• Yes, just a sample of how well I write legalese.

    • I think that in this case where he’s specifically asked you to send something via email, it’s fine to include your thank you in the body of the same email. A second, handwritten thank you would be overkill.

  20. artemisia :

    Back to the wrap dresses – first, make sure you give yourself a fighting chance by buying dresses with generous fabric (I’ve done well with Boden). Cami and matching tights in colder months, as mentioned upthread. In the warmer months, cami if needed, and very light bike shorts.

  21. legalicious07 :

    Wrap dresses are quite flattering on me, as it’s the closest to an hour-glass figure I’ll ever have. But I always have the same problem as the OP with one dress in particular. I had never considered the snaps idea, and I’ve never even heard of stitch witchery — but I want to give both of these a try!

  22. I would just baste the flap closed. Although I confess I stick to faux wrap dresses.
    Kind of off-topic, but did someone mention culotte slips a few topics ago? Does anyone know where I can get one?

    • I mentioned them in the thread about workouts! I wear them when I walk to work in the summer. They have them at JC Penney and on Amazon or, if you’re plus sized, try The best kind to get is the kind that has lace that you can snip off to shorten the slip.

      Also, if searching for culotte slips doesn’t turn up anything, try searching for pettipants or petti pants. Awful name, but some brands call them that.

  23. You should add to never wear them on a windy day. HeHeHe. Seriously, I agree with some people, have a tailor put on some little hooks. As long as you get a good tailor and will retain the style and fit of the dress =D

  24. I feel like this should be more obvious than it evidently is: Safety pins are for emergencies. If you need a pin as part of your ensemble, you should be using a pin that is designed to be seen.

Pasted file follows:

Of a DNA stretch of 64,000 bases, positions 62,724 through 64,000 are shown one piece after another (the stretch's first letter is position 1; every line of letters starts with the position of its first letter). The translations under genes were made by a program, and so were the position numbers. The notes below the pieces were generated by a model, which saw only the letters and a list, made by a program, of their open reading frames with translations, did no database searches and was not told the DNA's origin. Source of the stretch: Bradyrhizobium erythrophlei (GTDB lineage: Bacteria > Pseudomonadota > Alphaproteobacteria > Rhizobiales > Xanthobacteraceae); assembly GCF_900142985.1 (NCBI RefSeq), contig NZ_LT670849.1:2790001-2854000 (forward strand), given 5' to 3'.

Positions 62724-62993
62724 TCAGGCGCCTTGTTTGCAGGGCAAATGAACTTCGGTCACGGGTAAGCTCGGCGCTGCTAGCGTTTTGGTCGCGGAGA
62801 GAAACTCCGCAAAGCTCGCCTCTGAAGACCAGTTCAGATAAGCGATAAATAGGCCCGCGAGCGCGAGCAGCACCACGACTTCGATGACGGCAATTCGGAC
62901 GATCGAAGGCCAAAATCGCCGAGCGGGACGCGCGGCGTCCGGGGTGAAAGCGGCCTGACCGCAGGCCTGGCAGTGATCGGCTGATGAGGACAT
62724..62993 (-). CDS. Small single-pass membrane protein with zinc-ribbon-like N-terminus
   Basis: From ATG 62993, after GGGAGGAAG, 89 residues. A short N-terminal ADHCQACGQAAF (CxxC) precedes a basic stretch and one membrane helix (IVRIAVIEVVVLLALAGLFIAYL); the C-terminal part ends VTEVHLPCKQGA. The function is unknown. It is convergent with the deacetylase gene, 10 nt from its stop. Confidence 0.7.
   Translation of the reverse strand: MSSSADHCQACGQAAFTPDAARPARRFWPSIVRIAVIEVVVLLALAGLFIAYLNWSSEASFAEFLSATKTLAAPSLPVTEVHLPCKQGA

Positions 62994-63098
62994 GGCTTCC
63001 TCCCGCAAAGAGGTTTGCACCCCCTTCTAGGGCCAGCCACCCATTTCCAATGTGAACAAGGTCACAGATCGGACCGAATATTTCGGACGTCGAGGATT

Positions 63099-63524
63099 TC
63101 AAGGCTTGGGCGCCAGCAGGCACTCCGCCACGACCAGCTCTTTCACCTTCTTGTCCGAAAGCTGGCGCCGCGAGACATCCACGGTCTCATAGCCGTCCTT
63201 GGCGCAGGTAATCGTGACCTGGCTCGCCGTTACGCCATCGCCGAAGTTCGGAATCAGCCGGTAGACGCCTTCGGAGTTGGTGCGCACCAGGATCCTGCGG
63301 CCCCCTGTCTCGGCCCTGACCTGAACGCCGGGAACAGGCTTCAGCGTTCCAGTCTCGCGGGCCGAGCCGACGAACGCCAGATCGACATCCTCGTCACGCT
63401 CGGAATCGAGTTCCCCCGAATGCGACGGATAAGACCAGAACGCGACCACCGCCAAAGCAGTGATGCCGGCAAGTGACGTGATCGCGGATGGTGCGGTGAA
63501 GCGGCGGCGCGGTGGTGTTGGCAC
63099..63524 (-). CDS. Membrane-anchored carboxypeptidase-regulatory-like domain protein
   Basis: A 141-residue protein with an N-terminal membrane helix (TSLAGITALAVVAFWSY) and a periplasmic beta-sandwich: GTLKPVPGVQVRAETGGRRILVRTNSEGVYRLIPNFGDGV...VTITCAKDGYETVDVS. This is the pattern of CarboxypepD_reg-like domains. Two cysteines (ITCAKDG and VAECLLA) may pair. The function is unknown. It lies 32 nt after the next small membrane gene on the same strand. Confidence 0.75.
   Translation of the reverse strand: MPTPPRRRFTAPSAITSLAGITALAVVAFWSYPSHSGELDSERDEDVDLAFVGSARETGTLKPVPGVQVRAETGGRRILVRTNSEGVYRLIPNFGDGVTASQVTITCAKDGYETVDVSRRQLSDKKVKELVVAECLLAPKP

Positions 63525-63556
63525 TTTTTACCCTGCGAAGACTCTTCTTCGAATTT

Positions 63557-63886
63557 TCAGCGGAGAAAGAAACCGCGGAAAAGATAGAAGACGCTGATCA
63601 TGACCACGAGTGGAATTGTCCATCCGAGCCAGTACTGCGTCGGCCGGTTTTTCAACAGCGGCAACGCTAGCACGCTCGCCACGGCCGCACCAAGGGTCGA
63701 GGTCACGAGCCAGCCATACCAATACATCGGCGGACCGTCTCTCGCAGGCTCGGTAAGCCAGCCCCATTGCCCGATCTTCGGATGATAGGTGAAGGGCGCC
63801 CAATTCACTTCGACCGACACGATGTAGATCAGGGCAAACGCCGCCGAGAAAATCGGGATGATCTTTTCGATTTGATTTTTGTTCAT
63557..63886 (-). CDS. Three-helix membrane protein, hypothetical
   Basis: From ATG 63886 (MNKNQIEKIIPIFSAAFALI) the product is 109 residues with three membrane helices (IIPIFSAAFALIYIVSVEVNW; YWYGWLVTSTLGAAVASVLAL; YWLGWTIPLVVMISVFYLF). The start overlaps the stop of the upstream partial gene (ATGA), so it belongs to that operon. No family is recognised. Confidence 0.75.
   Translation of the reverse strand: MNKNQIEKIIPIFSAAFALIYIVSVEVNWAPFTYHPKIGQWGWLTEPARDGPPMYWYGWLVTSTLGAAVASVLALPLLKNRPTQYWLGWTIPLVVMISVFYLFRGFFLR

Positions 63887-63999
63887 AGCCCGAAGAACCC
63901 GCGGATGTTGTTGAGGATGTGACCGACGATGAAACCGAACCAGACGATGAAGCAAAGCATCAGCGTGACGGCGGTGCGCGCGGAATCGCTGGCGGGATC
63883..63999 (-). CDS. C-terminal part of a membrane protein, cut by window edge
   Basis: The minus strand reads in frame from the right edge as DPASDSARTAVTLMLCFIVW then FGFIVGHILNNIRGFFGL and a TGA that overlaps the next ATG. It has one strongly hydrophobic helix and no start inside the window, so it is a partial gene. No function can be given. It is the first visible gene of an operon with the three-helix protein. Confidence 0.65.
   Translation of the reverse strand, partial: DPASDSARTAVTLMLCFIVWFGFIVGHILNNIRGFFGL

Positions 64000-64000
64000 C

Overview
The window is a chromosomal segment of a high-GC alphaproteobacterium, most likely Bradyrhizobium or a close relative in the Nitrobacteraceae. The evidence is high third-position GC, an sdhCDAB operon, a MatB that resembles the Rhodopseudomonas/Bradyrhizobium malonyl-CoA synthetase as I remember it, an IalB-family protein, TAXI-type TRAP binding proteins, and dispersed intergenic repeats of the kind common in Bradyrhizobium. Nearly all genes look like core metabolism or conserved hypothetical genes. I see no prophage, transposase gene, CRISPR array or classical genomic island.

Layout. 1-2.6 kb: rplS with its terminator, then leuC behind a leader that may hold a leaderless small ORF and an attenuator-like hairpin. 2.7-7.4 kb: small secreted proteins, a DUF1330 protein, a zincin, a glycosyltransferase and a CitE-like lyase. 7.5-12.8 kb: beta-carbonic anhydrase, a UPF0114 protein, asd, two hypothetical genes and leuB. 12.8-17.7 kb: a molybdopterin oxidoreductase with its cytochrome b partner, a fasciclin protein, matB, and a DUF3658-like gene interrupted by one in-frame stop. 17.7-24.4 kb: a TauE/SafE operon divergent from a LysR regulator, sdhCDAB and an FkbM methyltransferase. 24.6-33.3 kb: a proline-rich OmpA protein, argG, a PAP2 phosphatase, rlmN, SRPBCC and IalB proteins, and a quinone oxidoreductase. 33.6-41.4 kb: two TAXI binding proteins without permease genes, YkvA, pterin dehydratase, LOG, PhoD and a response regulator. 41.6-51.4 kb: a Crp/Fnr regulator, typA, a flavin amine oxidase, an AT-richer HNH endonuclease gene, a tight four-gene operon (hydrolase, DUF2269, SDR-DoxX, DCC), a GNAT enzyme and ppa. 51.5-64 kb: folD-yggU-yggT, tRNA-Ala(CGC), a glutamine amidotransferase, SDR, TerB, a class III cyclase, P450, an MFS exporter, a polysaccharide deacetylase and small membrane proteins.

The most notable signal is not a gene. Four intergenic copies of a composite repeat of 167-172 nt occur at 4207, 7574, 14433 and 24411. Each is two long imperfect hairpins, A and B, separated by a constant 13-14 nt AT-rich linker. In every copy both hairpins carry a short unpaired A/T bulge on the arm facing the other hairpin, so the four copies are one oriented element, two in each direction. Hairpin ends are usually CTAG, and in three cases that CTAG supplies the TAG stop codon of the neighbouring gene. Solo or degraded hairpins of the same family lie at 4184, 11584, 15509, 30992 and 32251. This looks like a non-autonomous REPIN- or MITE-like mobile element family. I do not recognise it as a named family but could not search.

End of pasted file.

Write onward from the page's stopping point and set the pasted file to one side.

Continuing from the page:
Why not use a pretty jewelry pin? For instance, a stick pin should work nicely — one of those long straight pins that has a pearl or large bead or curlycue of metal at the top of it. There are other fashion pins that perform similar functions. Some have closures similar to what you’d find on a broach, but they are longer and slender and designed for basically this purpose. Others look like fancy safety pins, but unlike what you’d buy at a drug store, are obviously intended to be visible.

    And no, visible underwear (including opaque slips) is never the solution. That’s worse than visible safety pins. Leggings are a better choice, but obviously more appropriate for weekend wear.

    I also concur with the folks who said that if you need to worry about the dress flying open, maybe you shouldn’t be wearing it to work (or ever). Work attire should not be, as my aunt would say, “hard to keep track of.” But also, some styles will work better on some bodies than on others. Although the wrap dress was probably first designed to emphasize the hourglass curves for those of us who have them, many contemporary wrap dresses seem like they were cut for Twiggy. If there’s “never enough ‘wrap’ fabric” to go around, as the question-poser above lamented, then put it back on the rack and move on to another style or brand.

  25. Another, completely different idea: Instead of focusing on the position of the outer flap of the skirt, focus on securing the *inner* flap. Sew in some small ties, perhaps similar to the thin loops of fabric used for hanging a skirt or dress. Two of the ties will go on the edge of the inner flap, and two more will go on the inside of the dress, at whatever position the inner flap ends when the dress is closed (which is hopefully at or near a seam). When you are putting the dress on, tie the inner flap and outer flap together. So for example, if the opening of the dress is on your left side, you’ll be tying the dress together, on the inside, at your right hip and right thigh. If you know that all 360 degrees of you are securely covered, then you won’t worry so much about the movement of the outer part of the skirt.